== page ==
A walk round Wessenden Moor

Walking with; Nobody

Saddleworth Moor and the area around will, unfortunately, be forever connected with the Moors murders. The deeds of Ian Brady and Myra Hindley have cast a dark shadow over this area and the impression lingers that these are wild places where bad things happen and bodies and dark secrets are buried. The moorland in this area does have a dark and sometimes forboding feel to it, but as a place to find solitude and feel far removed from the urban jungle of Greater Manchester it represents an excellent option.
I parked in the layby at the site of what was once “The Isle of Sky Inn”, Black Hill lay shrouded in low cloud and the car park at Featherbed Moss had been almost invisible beneath the thick blanket of fog. I set off onto The Pennine Way making my way between enormous bags of Heather Brash which was being helicoptered onto the moors and spread by hand to help prevent the worst excesses of erosion. I carried on down past Wessenden Head reservoir to Wessenden Reservoir and Lodge. The Lodge used to serve “rich repasts” in Victorian times, even in Wainwright’s day food was provided, but apparently the last tenant farmer moved out some years ago and the place is now being run as a small scale deer farm. It is certainly a picturesque spot to be situated.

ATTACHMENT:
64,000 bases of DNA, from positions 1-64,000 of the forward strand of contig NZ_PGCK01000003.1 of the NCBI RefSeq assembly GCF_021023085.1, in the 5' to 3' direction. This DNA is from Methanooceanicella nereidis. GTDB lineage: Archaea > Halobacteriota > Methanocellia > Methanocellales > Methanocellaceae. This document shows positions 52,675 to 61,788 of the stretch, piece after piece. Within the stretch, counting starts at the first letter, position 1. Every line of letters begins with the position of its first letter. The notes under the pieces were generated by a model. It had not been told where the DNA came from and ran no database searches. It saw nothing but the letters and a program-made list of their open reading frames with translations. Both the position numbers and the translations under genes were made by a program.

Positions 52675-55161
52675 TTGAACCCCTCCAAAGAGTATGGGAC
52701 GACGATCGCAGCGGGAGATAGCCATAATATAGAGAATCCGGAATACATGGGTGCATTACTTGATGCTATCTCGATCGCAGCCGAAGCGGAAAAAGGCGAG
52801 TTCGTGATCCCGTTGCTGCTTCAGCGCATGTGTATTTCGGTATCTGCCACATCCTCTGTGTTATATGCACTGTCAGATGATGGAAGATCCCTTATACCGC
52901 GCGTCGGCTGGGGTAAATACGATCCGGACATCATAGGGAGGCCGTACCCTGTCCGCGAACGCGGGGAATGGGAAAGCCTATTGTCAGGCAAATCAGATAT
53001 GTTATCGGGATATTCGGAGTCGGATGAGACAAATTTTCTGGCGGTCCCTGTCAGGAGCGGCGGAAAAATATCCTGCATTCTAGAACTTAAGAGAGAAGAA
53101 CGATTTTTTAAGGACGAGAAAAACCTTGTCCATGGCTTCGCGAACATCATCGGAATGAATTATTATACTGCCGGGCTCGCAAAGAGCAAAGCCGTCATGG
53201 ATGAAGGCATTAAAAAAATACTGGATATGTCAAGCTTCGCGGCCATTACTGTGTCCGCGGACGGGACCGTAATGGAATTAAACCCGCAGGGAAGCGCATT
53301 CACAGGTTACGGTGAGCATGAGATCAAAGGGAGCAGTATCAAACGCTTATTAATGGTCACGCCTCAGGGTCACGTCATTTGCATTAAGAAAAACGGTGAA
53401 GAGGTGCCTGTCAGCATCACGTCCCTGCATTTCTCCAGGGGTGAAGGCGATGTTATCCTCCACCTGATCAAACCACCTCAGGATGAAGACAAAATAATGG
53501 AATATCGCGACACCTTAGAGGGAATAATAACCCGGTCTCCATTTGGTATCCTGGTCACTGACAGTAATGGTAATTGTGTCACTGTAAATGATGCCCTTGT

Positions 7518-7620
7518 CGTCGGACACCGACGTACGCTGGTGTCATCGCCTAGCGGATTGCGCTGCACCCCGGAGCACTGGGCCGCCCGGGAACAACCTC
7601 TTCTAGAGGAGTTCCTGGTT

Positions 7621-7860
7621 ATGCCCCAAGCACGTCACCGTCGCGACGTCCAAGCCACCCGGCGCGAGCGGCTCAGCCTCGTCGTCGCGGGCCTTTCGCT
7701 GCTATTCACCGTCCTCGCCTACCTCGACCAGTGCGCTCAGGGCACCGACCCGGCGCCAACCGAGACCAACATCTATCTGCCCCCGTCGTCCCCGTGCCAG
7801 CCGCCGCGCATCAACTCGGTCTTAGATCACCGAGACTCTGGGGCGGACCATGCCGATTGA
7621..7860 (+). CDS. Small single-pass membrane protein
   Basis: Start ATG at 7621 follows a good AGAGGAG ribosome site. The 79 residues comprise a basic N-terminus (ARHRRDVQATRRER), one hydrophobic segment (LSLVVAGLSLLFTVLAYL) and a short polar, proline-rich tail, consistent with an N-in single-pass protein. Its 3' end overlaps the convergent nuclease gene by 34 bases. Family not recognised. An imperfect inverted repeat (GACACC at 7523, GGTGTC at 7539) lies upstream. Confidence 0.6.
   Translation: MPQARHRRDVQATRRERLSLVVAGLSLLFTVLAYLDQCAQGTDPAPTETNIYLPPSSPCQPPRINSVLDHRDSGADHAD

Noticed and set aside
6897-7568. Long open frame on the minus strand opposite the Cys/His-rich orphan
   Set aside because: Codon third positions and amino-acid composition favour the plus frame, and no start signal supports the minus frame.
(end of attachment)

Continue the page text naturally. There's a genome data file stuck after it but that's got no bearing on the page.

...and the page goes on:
I followed the Pennine Way up Blakely Clough before striking off onto Black Moss and locating an overgrown Grouse butt to lunch in with views of the Butterly Hills and beyond. The helicopters had started ferrying the huge bags of brash out on to Broadhead Moss and the whirring of their rotors accompanied for the remainder of the day. There were plenty of Grouse around as I tramped through the peaty bog making my way up to the tiny pool sitting atop Birk Moss. The cloud had lifted by this point and there were grand views across to the Black Hill and the transmitter mast. I cut down to Shiny Brook in the sunshine thoughts of ghosts and bad deeds far from my mind and followed the line of the stream down to the reservoir where The Pennine Way led me back towards my car. As I reached the gates at the entrance a small sign caught my eye and gave me a sombre reminder of why this area is best known, it provided a website link to a campaign set up to try and ascertain the whereabouts of the body of Keith Bennett who is presumed to still be buried out on the wild moors.

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